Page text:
Even though a healthy segment of the population has made the switch to using artificial trees during the holiday season, a good number of families still stick with tradition and place live trees with christmas lights in their homes. This is neither a good or bad thing. One more artificial tree isn't going to make a dent in the thousands or millions of live trees that are cut and sold each year during the holidays. What makes the practice risky is when christmas lights are placed on live trees that that get dryer with each passing day and thus increase the chance of fire.
That's right: F-I-R-E. Seems silly to imagine that christmas lights can cause a fire in the home. After all, most christmas lights are low watt wonders. How could anything cause a fire? Statistics reveal that the problem isn't so much the lights per se, it's when 3 or 4 strings of lights are plugged into one extension cord or one multi-socket that overloads the circuits and creates a spark or two that can potentially catch fire to the ever-drying Christmas tree. Unfortunately this isn't a might-happen-kind-of-incident. It's a DOES-happen-kind-of-incident. An incident that happens every year all around the world. Causing an incredible amount of damage and taking lives in the process.
Christmas lights can be man's friend not his worst enemy. It just takes a bit of common sense. If you're going to dress up a live tree in your home be safe not sorry.
- Keep the tree maintained. Most trees start drying out with 3 days of purchase. The National Safety Council recommends that you trim a few inches of branches off the base of the tree, and place the trunk in a stand that can hold water.
- Make sure that use only string up "indoor" christmas lights on an indoor tree. And never use more than 3 sets of christmas lights on one extension cord.
- Don't run extension cords under carpets and keep the extension plug away from the tree.
- Always turn off the lights when you go to bed or leave the house.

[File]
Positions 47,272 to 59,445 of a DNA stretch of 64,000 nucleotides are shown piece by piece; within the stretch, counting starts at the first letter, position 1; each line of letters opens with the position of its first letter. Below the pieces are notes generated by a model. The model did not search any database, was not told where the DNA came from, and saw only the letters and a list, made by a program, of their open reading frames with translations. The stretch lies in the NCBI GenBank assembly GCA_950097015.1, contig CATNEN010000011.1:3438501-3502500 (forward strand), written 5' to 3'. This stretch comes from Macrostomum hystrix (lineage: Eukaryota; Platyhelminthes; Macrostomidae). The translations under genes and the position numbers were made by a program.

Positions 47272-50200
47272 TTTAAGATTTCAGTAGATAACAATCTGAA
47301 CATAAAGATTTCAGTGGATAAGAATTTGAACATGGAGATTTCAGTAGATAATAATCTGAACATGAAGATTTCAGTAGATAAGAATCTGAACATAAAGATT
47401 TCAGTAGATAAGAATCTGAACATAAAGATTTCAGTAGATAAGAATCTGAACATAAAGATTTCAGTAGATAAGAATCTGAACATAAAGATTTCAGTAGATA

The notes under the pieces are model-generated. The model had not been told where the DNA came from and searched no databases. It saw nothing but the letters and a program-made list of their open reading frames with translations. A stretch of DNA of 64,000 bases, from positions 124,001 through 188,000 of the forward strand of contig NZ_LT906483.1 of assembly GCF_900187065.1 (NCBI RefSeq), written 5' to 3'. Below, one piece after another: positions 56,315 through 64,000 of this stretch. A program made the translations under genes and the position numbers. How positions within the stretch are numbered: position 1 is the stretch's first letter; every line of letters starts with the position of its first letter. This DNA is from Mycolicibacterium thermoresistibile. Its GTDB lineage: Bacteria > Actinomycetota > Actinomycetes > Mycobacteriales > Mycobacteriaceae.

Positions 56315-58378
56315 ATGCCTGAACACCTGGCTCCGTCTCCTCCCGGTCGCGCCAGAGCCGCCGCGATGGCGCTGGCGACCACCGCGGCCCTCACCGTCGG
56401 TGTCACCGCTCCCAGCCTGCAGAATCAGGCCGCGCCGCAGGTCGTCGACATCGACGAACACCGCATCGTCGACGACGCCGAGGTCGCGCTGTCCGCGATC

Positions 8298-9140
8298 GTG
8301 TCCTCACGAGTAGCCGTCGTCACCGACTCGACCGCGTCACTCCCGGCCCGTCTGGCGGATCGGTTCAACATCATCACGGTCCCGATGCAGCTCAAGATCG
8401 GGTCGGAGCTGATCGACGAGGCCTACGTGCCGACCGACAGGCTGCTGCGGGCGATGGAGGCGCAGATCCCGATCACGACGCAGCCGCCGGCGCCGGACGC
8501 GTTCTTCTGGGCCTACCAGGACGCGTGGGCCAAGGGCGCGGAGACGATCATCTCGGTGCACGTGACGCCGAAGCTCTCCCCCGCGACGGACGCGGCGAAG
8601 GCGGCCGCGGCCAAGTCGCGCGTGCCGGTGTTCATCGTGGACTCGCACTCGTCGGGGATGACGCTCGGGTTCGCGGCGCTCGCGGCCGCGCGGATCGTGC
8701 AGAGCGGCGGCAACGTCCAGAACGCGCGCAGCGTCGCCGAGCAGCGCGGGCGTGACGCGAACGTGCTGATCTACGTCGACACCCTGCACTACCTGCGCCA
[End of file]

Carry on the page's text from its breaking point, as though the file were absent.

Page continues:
Another christmas tree light that should be mentioned isn't actually a light, it's a candle. In keeping with age-old Christmas traditions, some families have taken to placing Christmas candles on their trees. You can imagine the fire hazard that exists when placing a candle on a live tree. Better to use the Christmas candle as an ornament and not as a Christmas tree light that can potentially burn your house to the ground.
It's important to note that just as many christmas tree lighting-related accidents occur outside of the home as do inside. The same errors in judgement that set trees on fire can level a house just as quickly. Most home owners take lighting as an opportunity to showcase their homes. And often that means stringing up too many lights and plugging in to not enough or even faulty sockets.
There are, in fact, "Christmas Tree lighting Specialists" who do brisk business during the holidays. These individuals will come to your house, assess your living area, point out and correct any potential hazards, and then light your tree and your house for you. They are electricians with a twist. And having a professional take care of the business of christmas tree lighting may be an investment worth considering.
Remember, Christmas tree lightening should be an occasion that brings a family together for the right reasons. Happy Holidays!